Southeast’s summer Dungeness crab season shortened by three weeks

Dungeness crab is currently worth about $3 a pound. (Creative Commons photo by Kevin Cole)

(Creative Commons photo by Kevin Cole)

The summer season for the commercial Dungeness crab fishery in Southeast Alaska will be three weeks shorter than usual, closing on July 25.

The Alaska Department of Fish and Game made the announcement on June 29, after tallying the harvest from the first seven days of the crab season. The catch from that first week came in at 605,000 pounds.

Joe Stratman is the state lead crab biologist for the Southeast region.

“I would say it’s unprecedented. It’s only the second time we’ve come under threshold and it’s the largest reduction we’ve made to the fishing time to the summer season,” said Stratman.

The summer crab season was shortened once before, in 2013, but only by one week, not three.

The Dungeness crab fishery here is what Stratman calls a “data-poor” fishery. There’s no baseline stock assessment, so managers instead rely on early season harvest data to predict the total catch for the season.

An estimate of 2.25 million pounds is what’s needed to keep the season open the full two months. The current estimate for the combined summer and fall harvest is 1.68 million pounds. That’s the lowest since Fish and Game implemented a management plan in 2000.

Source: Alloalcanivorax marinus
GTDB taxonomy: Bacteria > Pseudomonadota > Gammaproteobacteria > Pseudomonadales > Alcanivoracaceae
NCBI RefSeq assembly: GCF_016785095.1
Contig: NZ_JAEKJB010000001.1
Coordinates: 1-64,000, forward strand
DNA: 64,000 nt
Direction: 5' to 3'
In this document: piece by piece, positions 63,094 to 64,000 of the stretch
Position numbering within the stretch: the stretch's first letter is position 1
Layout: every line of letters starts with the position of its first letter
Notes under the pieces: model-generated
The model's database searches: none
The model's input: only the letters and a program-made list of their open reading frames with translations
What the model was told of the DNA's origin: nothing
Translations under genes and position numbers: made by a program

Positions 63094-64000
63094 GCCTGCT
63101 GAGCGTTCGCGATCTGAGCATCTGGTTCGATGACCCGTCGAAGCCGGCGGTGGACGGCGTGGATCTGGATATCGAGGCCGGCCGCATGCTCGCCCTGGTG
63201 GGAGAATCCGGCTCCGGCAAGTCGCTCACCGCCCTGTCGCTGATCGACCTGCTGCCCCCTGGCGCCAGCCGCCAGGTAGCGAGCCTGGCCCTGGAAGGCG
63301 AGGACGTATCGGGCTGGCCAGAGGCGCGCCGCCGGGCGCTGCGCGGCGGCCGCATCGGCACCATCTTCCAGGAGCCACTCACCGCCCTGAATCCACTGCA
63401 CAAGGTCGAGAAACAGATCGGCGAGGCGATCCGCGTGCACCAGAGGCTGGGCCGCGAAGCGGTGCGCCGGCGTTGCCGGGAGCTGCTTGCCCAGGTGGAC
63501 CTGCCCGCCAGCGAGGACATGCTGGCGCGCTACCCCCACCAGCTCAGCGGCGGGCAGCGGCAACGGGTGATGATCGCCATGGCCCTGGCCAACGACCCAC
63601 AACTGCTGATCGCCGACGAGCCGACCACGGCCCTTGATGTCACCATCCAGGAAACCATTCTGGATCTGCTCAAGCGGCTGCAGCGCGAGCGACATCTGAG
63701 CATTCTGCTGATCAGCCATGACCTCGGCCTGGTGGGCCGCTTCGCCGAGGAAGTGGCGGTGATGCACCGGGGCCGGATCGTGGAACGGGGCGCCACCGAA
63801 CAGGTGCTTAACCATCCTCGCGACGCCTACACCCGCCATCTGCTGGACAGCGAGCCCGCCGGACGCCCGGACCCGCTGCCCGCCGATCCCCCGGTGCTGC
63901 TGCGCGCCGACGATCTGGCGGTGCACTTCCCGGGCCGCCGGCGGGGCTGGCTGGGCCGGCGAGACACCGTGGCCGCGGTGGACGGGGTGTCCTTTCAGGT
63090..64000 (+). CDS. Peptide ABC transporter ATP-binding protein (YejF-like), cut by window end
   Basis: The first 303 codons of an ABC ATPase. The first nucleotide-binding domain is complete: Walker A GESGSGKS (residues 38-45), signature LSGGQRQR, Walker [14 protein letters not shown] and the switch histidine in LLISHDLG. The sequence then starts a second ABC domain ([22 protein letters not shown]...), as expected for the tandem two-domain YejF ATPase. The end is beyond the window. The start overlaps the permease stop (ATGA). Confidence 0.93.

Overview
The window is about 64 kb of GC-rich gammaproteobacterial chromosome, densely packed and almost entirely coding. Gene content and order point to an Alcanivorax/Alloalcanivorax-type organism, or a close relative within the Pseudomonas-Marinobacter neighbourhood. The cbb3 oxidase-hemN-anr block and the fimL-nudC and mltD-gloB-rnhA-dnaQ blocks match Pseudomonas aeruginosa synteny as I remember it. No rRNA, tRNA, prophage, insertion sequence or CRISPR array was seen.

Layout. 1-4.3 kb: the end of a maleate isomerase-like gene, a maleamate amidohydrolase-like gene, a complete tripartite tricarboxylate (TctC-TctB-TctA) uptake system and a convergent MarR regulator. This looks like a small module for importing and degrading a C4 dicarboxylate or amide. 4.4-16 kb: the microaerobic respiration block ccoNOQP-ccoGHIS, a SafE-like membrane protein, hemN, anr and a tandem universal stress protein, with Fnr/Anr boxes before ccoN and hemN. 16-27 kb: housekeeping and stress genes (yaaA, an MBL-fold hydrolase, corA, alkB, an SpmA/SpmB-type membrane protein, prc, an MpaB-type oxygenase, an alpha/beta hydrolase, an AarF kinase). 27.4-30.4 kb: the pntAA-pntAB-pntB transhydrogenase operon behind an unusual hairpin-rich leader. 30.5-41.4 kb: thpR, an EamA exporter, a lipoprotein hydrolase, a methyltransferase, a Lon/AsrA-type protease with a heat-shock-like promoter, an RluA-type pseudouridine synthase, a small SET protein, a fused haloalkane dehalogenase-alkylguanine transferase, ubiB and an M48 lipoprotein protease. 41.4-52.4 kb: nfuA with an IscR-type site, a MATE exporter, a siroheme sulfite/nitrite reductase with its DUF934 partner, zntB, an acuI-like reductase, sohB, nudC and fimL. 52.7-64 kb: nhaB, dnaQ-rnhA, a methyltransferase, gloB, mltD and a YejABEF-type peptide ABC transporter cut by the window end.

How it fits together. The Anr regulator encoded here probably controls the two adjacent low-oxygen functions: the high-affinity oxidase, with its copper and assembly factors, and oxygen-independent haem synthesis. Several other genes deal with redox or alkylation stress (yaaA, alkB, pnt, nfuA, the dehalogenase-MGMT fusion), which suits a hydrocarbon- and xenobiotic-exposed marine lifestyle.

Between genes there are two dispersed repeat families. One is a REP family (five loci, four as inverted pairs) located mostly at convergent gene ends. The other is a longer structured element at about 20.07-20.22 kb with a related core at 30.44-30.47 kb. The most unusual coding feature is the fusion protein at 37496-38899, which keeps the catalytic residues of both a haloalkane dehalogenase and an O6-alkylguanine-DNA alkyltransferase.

Stratman says in this situation, they need to take a precautionary approach.

“I think the Department has to assume that the stock is of below-average health and the management plan dictates that we take action to reduce fishing pressure on the stock,” he said.

He says that one factor for the low catch could be that the male Dungeness crab molt, or growing a new shell, is happening later than usual. Molting typically occurs anytime between February and early July, but varies year to year and geographically.

Fish and Game is currently taking port samples to determine the amount of soft shell crab caught in the first week. Even if they find them, Stratman says biologists don’t really know why they might be molting late.

“We’ve heard anecdotally that water temperatures are low this year,” he said. “It could be a large class of crab recruiting into the fishery, so there’s competition for resources. That could also play a part in molt timing. I think it’s probably not just climatic forces at work.”

Delayed molts can sometimes mean bigger catches during the fall season, when on average 20% of the total crab harvest is taken, versus 80% during the summer.

State managers will know more about whether or not a late molt is occurring when they gather more harvest data in July.

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